Such reminders as these regarding self-exaltation we should keep reciting constantly to ourselves, demeaning ourselves that we may be exalted, in imitation of the Lord who descended from heaven to utter lowliness and who was, in turn, raised to the height which befitted Him. In everything which concerns the Lord we find lessons in humility. As an infant, He was straightway laid in a cave, and not upon a couch but in a manger. In the house of a carpenter and of a mother who was poor, He was subject to His mother and her spouse. He was taught and He paid heed to what He needed not to be told. He asked questions, but even in the asking He won admiration for His wisdom. He submitted to John the Lord received baptism at the hands of His servant. He did not make use of the marvellous power which He possessed to resist any of those who attacked Him, but, as if yielding to superior force, He allowed temporal authority to exercise the power proper to it. He was brought before the high priest as though a criminal and then led to the governor. He bore calumnies in silence and submitted to His sentence, although He could have refuted the false witnesses. He was spat upon by slaves and the vilest menials. He delivered Himself up to death, the most shameful death known to men. Thus, from His birth to the end of His life, He experienced all the exigencies which befall mankind and, after displaying humility to such a degree, He manifested His glory, associating with Himself in glory those who had shared His disgrace. Of this number, the blessed disciples are first, who, poor and destitute, passed through this world, not adorned with the knowledge of rhetoric, not accompanied by a throng of followers, but unattended, as wanderers and solitaries, traveling on land and sea, scourged, stoned, hunted, and, finally, slain. These are divine teachings inherited from our fathers. Let us follow them, so that out of our abasement may spring up eternal happiness, that true and perfect gift of Christ.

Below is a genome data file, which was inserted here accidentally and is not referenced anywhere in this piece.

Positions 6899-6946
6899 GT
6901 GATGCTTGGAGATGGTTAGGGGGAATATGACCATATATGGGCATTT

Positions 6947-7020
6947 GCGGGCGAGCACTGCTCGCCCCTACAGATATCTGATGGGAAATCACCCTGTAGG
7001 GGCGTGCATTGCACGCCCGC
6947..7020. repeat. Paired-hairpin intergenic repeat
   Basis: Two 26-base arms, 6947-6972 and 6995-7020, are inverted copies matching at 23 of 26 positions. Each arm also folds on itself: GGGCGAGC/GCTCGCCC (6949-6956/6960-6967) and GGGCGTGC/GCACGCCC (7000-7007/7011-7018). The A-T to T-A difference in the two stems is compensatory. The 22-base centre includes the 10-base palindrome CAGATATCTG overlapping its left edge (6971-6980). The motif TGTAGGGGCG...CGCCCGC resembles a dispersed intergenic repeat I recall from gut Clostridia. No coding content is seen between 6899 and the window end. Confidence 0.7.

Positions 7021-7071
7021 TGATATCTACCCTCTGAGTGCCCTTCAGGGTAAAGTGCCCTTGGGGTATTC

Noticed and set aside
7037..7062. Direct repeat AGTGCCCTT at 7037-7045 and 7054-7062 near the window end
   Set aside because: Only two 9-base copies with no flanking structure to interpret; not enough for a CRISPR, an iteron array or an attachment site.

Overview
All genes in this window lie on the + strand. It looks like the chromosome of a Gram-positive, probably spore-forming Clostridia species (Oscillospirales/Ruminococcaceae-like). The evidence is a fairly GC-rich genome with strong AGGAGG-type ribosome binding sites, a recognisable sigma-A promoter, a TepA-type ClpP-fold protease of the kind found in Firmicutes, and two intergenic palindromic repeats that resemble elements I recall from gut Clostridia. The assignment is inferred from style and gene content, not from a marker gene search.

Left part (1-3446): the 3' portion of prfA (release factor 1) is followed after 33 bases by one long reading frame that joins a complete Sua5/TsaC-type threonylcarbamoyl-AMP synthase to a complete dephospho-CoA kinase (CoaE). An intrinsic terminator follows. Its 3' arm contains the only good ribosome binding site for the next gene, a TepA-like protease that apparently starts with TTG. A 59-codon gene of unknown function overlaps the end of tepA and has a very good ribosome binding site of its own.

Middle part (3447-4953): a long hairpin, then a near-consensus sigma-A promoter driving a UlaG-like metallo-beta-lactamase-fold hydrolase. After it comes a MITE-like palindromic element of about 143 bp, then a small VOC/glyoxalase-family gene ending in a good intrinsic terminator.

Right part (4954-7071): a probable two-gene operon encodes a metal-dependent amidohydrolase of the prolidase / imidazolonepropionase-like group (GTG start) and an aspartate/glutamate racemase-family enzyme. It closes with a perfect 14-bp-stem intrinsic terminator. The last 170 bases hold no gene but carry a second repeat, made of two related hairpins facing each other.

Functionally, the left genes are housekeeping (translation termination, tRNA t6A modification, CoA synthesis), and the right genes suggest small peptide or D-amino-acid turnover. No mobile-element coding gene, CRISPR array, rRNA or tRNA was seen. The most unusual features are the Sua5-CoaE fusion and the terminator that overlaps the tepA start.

But how shall we, casting off the deadly weight of pride, descend to saving humility? If such an aim governed our conduct under all circumstances, we should not overlook the least detail on the ground that we would suffer no harm therefrom. The soul comes to take on a resemblance to its preoccupations and it is stamped and moulded to the form of its activities. Let your aspect, your garb, your manner of walking and sitting, your diet, bed, house and its furnishings reflect a customary thrift. Your manner of speaking and singing, your conversation with your neighbour, also, should aim at modesty rather than pretentiousness. Do not strive, I beg you, for artificial embellishment in speech, for cloying sweetness in song, or for a sonorous and high-flown style in conversation. In all your actions, be free from pomposity. Be obliging to friends, gentle toward your slaves, forbearing with the froward, benign to the lowly, a source of comfort to the afflicted, a friend to the distressed, a condemner of no one. Be pleasant in your address, genial in your response, courteous, accessible to all. Speak not in your own praise, nor contrive that others do so. Do not listen to indecent talk, and conceal insofar as you can your own superior gifts. On the other hand, where sin is concerned, be your own accuser, and do not wait for others to make the accusation. Thus, you will be like a just man who accuses himself in the first speech made in court, or like Job who was not deterred by the crowd of people in the city from declaring his personal guilt before all. Be not rash in rebuking, nor quick to do so. Do not make accusation while your passions are aroused (for such action savours of wilfulness), nor condemn anyone in matters of slight consequence as if you yourself were perfectly just. Receive those who have fallen away and give them spiritual instruction, ‘considering thyself also lest thou be tempted,’ as the Apostle advises. Take as much care not to be glorified among men as others do to obtain this glory, as you remember the words of Christ, that one forfeits a reward from God by voluntarily seeking renown from men or doing good to be seen by men. ‘They have received their reward,’ He says. Do not cheat yourself by desiring to be seen by men, for God is the great Witness. Strive for glory with God, for His is a glorious recompense. Suppose you have been deemed worthy of the episcopate and men throng about you and hold you in esteem. Come down to the level of your subordinates, ‘not as lording it over the clergy,’ and do not behave as worldly potentates do. The Lord bade him who wishes to be first to be the servant of all. To sum up, strive after humility as becomes a lover of this virtue. Love it and it will glorify you. Thus you will travel to good purpose the road leading to that true glory which is to be found with the angels and with God. Christ will acknowledge you as His own disciple before the angels and He will glorify you if you imitate His humility, for He says : ‘Learn of me because I am meek and humble of heart and you shall find rest to your souls.’ To Him be glory and empire for ever and ever. Amen.